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Pleasure gardens

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Alexander Howard
1244509.  Fri Aug 04, 2017 10:47 am Reply with quote

Our own most famous public pleasure gardens, the model for all others, were opened in 1661 in Vauxhall in Surrey. Very little remains of the gardens today. It was devoted to fine “P” words: people, promenading and public pleasure, but since it was frequented by people not paragons, it became known too for other P-words, notably ladies of negotiable virtue.

There is a story that the Russian word воксал (‘voksal’) meaning “railway station” comes from Vauxhall Station: the usual one is a Russian delegation, or even the Tsar himself, arrived in town and asked what this place was; being told “Vauxhall” he assumed that was the type of building. It is one of those anecdotes like “Canada” being an Iroquois work for “There’s nothing there, mate” or “kangaroo” meaning “I don’t know”.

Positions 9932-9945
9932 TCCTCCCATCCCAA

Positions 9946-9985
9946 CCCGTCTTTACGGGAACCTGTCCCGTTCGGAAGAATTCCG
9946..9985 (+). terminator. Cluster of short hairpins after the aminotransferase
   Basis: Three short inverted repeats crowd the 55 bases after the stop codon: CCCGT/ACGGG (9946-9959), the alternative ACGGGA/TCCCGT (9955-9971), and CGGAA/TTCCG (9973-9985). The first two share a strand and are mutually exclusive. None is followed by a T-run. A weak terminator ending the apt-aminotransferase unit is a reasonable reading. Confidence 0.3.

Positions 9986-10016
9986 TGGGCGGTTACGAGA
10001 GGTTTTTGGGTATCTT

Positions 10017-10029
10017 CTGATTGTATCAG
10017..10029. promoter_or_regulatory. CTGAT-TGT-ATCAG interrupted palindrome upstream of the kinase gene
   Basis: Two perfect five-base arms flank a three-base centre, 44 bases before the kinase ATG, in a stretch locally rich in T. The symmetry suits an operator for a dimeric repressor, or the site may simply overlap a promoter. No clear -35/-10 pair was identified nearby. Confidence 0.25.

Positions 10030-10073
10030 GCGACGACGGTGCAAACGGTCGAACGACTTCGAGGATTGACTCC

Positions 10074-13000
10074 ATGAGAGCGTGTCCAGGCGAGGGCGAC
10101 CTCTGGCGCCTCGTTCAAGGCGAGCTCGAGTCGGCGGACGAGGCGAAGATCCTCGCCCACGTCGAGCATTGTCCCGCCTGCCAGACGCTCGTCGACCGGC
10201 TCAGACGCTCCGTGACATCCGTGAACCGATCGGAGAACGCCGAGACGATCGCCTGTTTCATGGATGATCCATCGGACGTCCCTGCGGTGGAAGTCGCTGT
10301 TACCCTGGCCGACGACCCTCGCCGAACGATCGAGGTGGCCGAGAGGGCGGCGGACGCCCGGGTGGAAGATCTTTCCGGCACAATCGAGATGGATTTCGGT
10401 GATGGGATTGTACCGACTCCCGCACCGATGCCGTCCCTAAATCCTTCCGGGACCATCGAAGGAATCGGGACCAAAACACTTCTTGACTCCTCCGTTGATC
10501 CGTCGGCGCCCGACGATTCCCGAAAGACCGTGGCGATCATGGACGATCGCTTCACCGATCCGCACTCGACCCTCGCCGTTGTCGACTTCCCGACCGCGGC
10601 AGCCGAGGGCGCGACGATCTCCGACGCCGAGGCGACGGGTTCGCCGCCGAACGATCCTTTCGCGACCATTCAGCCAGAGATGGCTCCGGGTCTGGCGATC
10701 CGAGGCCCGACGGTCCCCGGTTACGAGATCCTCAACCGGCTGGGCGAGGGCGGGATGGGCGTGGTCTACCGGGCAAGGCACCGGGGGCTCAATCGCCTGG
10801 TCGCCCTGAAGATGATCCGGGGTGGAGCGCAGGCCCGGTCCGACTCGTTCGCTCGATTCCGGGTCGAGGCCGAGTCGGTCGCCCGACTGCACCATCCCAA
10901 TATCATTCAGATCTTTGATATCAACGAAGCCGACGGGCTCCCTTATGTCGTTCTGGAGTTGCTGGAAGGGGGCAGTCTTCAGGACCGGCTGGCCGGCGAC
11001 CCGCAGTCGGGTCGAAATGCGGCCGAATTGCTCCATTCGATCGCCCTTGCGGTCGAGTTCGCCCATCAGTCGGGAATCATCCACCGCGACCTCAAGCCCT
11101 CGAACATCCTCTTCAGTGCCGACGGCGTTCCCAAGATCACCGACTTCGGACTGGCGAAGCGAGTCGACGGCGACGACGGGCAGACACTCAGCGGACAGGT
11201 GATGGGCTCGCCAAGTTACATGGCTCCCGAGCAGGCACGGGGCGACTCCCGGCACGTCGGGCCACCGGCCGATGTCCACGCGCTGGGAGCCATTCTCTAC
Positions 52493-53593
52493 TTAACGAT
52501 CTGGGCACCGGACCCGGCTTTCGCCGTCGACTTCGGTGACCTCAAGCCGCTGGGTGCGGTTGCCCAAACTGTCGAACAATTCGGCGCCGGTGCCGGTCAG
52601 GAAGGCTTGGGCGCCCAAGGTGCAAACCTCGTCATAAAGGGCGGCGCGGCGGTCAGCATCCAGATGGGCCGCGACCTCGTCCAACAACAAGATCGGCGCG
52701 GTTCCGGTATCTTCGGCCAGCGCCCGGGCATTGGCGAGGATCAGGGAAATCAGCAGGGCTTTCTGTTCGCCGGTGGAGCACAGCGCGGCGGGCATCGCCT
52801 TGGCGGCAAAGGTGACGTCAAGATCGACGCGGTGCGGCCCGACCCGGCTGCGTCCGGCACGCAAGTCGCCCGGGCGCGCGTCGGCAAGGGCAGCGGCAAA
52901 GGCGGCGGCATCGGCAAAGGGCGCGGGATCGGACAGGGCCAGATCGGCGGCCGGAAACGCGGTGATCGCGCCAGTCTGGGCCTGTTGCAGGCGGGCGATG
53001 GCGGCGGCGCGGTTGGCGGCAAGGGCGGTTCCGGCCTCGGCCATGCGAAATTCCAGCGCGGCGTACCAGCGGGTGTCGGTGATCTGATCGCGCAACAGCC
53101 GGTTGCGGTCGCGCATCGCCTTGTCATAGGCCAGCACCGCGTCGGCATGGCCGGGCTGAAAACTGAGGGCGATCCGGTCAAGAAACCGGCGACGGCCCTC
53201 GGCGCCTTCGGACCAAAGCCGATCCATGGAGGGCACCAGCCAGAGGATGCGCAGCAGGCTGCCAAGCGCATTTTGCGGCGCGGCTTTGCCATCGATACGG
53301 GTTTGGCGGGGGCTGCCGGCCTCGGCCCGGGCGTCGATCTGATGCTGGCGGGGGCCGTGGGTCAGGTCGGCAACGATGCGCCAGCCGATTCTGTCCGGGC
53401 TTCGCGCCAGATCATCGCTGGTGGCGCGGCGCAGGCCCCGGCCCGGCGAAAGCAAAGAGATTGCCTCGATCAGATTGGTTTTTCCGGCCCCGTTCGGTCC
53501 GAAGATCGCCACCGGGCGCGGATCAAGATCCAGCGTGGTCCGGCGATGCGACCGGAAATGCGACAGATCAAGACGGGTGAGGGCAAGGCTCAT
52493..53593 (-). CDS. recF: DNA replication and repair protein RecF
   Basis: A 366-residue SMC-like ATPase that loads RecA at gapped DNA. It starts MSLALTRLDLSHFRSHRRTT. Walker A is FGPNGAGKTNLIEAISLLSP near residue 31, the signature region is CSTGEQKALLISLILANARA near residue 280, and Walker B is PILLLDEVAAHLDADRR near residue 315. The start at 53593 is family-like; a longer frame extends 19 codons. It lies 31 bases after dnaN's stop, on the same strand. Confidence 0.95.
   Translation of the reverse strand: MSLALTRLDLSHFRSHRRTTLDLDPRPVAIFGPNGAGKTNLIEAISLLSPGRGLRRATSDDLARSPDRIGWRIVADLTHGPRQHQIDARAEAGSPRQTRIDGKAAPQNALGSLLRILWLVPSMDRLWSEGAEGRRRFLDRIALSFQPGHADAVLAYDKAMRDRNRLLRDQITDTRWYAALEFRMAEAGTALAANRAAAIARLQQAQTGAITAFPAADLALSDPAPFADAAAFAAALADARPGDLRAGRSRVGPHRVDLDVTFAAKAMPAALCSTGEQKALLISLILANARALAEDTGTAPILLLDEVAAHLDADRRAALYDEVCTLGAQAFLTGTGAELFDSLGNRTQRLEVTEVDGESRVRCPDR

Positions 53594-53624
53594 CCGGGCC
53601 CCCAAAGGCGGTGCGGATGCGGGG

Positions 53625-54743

The more likely origin is a pleasure park at Pavlovsk by Petrograd which Pushkin patronised (see what I did there?), created by a visiting Briton and named ‘voksal’ after the Vauxhall Gardens. The name seems to have transferred to the station built near it, and then to stations in general.

But if I get into names taken or invented by railways, Russian or otherwise, I am getting two series ahead of myself.

1244517.  Fri Aug 04, 2017 11:37 am Reply with quote

Р for Русский ...?

The point about the word воксал being transferred to the railway station at Pavlovsk is that it was one of the first railway stations in Russia.

The 17 mile (27 kilometer, 25 verst) long Tsarskoye Selo Railway, which opened under horse power in 1836 and went under steam the following year, ran from St Peterburg Vitebsky to Pavlovsk. Not until the rather longer line from St Peterburg Moskovsky to Moscow opened in 1851 did Russia get its second railway line.


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